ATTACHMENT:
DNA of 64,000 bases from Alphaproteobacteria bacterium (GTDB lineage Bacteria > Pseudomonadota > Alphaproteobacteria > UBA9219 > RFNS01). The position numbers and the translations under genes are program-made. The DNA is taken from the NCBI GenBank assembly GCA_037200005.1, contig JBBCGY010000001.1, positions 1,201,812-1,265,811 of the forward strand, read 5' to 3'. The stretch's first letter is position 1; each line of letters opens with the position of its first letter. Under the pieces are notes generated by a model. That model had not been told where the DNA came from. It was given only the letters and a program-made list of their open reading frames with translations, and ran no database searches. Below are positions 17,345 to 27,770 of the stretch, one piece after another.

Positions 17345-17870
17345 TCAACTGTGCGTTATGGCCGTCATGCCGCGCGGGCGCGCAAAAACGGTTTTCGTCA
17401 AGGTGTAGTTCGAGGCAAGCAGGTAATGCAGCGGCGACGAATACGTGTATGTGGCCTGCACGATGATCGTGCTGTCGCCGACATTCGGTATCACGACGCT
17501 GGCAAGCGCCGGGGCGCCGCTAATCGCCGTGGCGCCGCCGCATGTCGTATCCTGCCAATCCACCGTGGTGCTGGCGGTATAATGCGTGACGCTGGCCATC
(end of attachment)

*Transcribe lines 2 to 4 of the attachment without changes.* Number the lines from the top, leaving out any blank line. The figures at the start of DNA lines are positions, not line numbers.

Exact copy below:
Positions 17345-17870
17345 TCAACTGTGCGTTATGGCCGTCATGCCGCGCGGGCGCGCAAAAACGGTTTTCGTCA
17401 AGGTGTAGTTCGAGGCAAGCAGGTAATGCAGCGGCGACGAATACGTGTATGTGGCCTGCACGATGATCGTGCTGTCGCCGACATTCGGTATCACGACGCT